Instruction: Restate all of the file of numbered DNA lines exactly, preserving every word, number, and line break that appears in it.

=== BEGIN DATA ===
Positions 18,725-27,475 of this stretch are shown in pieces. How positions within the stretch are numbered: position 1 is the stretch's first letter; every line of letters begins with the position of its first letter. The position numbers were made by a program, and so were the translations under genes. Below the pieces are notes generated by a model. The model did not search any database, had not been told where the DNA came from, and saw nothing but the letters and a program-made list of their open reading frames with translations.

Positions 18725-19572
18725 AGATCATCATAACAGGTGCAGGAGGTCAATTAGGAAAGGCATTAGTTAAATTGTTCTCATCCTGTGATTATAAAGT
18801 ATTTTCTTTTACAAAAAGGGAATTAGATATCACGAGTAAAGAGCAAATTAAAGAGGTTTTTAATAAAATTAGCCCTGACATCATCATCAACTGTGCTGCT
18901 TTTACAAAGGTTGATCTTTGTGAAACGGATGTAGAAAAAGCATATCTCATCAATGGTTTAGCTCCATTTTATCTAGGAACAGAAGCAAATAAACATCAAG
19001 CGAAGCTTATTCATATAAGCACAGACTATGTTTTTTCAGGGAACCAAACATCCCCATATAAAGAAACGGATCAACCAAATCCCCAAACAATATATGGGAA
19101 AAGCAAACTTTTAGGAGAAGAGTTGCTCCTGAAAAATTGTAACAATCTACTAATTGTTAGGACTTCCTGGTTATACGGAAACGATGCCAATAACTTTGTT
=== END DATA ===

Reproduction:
Positions 18,725-27,475 of this stretch are shown in pieces. How positions within the stretch are numbered: position 1 is the stretch's first letter; every line of letters begins with the position of its first letter. The position numbers were made by a program, and so were the translations under genes. Below the pieces are notes generated by a model. The model did not search any database, had not been told where the DNA came from, and saw nothing but the letters and a program-made list of their open reading frames with translations.

Positions 18725-19572
18725 AGATCATCATAACAGGTGCAGGAGGTCAATTAGGAAAGGCATTAGTTAAATTGTTCTCATCCTGTGATTATAAAGT
18801 ATTTTCTTTTACAAAAAGGGAATTAGATATCACGAGTAAAGAGCAAATTAAAGAGGTTTTTAATAAAATTAGCCCTGACATCATCATCAACTGTGCTGCT
18901 TTTACAAAGGTTGATCTTTGTGAAACGGATGTAGAAAAAGCATATCTCATCAATGGTTTAGCTCCATTTTATCTAGGAACAGAAGCAAATAAACATCAAG
19001 CGAAGCTTATTCATATAAGCACAGACTATGTTTTTTCAGGGAACCAAACATCCCCATATAAAGAAACGGATCAACCAAATCCCCAAACAATATATGGGAA
19101 AAGCAAACTTTTAGGAGAAGAGTTGCTCCTGAAAAATTGTAACAATCTACTAATTGTTAGGACTTCCTGGTTATACGGAAACGATGCCAATAACTTTGTT